In an e-mail, Connelly said he was following church law requiring a sanctuary be used only for things that promote "piety, worship, or religion," and that he was using the translation of the Nicene Creed "approved by the United States Conference of Catholic Bishops (USCCB) and by Rome."
"It's what unites Catholics throughout the English-speaking world," he said. "I do understand that change is difficult for some and embraced by others."
The Rev. Michael Tix, the Archdiocese of St. Paul and Minneapolis' vicar for clergy and parish services, said Connelly "has the full support of the Archbishop," and noted that "not even the Archbishop has the freedom to change the language of the Creed for Mass. The directives on the use of sacred space are similarly governed by the universal law of the Church and are both clear and reasonable."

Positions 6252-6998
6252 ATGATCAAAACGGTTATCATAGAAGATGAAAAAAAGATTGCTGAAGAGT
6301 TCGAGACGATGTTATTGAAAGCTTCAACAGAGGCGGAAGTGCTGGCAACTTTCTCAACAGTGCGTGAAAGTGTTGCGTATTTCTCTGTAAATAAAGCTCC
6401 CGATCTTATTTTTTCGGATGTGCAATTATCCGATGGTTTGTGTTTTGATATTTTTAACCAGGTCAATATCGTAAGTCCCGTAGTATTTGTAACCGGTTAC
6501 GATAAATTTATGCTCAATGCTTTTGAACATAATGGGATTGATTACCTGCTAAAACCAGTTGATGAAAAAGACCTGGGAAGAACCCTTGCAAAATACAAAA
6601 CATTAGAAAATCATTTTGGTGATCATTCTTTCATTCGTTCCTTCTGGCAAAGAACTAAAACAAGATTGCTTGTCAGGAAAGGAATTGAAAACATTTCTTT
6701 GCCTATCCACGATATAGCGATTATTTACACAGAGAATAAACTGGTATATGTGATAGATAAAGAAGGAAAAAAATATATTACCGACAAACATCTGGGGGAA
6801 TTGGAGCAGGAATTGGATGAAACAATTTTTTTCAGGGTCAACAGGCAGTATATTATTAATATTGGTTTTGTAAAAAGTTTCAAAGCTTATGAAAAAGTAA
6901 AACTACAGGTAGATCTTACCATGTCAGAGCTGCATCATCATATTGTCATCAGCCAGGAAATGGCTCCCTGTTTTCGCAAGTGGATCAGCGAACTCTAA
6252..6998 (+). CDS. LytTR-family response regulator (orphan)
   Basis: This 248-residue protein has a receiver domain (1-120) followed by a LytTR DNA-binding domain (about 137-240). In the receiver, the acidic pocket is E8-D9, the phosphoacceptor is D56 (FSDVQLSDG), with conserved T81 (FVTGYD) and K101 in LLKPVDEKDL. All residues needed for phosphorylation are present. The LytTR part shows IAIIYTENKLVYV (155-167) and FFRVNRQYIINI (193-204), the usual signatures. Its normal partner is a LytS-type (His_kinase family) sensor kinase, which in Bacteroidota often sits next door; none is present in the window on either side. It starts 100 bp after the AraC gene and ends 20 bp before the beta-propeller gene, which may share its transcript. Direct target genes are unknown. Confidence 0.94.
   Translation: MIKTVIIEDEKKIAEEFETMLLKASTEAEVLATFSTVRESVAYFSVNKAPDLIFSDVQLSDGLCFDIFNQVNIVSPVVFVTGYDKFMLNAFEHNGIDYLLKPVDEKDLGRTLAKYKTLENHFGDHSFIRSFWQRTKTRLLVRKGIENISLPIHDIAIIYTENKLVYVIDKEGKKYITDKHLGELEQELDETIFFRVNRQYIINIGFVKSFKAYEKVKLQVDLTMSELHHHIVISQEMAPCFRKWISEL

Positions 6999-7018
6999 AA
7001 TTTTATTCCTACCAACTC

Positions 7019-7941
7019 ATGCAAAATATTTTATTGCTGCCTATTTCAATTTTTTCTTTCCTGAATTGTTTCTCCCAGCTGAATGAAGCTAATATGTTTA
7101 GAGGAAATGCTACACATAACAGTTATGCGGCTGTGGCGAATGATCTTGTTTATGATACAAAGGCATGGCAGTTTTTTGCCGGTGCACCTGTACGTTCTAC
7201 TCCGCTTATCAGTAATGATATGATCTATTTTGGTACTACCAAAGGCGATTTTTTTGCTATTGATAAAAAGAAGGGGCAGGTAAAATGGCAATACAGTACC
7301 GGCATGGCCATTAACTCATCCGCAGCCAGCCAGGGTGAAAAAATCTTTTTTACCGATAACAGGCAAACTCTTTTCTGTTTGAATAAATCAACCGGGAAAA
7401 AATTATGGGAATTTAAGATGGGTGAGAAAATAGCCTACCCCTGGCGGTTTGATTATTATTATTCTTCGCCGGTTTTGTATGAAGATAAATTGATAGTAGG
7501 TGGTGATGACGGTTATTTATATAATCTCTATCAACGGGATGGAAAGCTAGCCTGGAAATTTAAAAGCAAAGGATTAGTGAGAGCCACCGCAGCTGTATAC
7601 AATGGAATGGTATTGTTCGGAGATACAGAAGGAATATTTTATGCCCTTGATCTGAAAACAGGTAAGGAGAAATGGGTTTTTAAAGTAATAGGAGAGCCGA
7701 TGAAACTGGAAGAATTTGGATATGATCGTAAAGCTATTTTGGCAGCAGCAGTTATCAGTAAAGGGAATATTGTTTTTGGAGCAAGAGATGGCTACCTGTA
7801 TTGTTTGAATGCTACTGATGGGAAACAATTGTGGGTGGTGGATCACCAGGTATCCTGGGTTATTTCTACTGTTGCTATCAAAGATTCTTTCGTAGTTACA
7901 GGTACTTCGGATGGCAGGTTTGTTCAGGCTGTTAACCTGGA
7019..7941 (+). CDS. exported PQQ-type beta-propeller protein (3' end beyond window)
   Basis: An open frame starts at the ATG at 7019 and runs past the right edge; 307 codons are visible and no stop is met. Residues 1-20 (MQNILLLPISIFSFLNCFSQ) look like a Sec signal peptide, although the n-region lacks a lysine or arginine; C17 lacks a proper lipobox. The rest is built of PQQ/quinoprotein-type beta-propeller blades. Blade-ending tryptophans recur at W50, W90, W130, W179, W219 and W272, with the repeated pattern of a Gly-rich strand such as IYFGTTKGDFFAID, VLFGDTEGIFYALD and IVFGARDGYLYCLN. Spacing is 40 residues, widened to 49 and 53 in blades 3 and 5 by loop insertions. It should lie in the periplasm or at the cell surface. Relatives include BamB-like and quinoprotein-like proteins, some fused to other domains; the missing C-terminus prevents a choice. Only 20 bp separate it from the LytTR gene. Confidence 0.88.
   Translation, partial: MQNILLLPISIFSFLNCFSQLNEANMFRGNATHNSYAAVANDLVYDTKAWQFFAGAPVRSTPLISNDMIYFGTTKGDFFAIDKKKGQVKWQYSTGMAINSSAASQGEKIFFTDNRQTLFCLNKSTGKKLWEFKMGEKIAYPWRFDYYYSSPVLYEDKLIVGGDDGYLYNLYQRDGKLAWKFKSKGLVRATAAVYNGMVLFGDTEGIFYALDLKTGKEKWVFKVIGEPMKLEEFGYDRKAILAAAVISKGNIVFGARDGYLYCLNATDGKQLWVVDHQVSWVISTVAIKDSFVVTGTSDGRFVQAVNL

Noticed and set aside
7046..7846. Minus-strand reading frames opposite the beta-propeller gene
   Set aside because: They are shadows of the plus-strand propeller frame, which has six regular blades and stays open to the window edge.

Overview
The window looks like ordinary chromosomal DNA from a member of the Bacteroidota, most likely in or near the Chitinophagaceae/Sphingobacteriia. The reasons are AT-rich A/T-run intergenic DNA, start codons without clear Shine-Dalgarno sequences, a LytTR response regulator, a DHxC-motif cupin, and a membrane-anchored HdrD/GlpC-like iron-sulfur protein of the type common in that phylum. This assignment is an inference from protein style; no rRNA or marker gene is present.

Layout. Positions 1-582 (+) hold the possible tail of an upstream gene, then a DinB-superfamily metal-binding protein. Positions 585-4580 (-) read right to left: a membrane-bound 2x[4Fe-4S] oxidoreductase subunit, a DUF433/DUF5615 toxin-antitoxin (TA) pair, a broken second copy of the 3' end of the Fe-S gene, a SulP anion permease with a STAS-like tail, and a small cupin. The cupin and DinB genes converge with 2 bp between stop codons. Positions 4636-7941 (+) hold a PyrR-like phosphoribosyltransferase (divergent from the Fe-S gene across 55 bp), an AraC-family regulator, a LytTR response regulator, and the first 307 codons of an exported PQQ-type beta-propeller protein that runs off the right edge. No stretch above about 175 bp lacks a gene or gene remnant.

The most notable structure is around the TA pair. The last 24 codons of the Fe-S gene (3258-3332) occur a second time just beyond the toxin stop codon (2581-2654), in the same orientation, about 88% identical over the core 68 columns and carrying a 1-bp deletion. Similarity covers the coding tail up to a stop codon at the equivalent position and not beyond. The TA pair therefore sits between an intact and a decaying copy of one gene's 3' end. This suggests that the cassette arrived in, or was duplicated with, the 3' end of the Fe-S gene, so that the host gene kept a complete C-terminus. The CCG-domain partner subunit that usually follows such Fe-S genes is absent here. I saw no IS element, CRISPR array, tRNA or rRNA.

Sociologist Brice said the divisions Catholics are experiencing are connected to wider cultural polarization.
"There's a pushback, and a feeling of, 'We don't have to just go with the winds of the culture like a weather vane. We are the Catholic Church,' " she said. "But then that has consequences and that will welcome some and push others out."
For now, Hansel is still on the rolls at Guardian Angels. But he's not sure what's next. He's feeling what he called "ambiguous loss" over what had been his spiritual home for decades.
"The church is still there, but it isn't. It's not the same," he said.
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